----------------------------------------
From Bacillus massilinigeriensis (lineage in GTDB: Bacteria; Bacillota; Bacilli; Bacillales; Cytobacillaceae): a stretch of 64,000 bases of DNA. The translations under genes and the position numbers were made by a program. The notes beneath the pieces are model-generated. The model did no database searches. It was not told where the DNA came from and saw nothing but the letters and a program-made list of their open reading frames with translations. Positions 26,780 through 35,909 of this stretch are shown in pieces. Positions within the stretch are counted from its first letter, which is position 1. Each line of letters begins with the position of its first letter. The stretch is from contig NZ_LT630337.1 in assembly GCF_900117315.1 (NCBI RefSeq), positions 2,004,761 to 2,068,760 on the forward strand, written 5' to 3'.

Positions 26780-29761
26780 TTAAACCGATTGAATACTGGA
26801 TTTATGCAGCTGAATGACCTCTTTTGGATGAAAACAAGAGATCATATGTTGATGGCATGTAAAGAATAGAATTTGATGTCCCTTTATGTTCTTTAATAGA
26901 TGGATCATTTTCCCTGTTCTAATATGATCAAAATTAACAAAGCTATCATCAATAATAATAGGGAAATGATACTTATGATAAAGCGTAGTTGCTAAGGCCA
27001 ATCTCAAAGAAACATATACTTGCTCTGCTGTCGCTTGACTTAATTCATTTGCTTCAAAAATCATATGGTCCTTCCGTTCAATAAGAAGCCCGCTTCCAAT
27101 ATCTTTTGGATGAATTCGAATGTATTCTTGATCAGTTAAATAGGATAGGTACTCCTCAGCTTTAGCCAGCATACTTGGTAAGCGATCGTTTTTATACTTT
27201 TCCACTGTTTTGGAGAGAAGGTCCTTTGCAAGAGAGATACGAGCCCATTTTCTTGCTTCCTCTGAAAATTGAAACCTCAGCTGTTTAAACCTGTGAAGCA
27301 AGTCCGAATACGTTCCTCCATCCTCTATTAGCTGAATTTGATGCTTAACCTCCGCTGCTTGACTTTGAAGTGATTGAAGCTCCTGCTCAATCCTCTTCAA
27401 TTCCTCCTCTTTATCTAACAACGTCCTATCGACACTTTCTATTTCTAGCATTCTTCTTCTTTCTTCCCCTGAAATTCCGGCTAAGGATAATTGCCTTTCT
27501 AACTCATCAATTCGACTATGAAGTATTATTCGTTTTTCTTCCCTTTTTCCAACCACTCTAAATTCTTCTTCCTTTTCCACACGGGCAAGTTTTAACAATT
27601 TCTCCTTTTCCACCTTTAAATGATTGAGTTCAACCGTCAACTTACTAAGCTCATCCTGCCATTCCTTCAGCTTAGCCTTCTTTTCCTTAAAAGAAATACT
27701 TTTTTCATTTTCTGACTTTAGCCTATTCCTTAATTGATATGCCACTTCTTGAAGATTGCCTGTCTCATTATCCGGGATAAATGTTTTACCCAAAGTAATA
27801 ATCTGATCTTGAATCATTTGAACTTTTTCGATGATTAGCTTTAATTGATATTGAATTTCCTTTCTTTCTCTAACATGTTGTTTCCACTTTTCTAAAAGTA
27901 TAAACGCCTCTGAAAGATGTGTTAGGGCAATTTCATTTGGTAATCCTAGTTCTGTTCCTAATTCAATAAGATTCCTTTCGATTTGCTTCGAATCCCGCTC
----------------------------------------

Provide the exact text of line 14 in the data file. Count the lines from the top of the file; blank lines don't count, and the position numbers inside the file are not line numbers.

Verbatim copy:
27801 ATCTGATCTTGAATCATTTGAACTTTTTCGATGATTAGCTTTAATTGATATTGAATTTCCTTTCTTTCTCTAACATGTTGTTTCCACTTTTCTAAAAGTA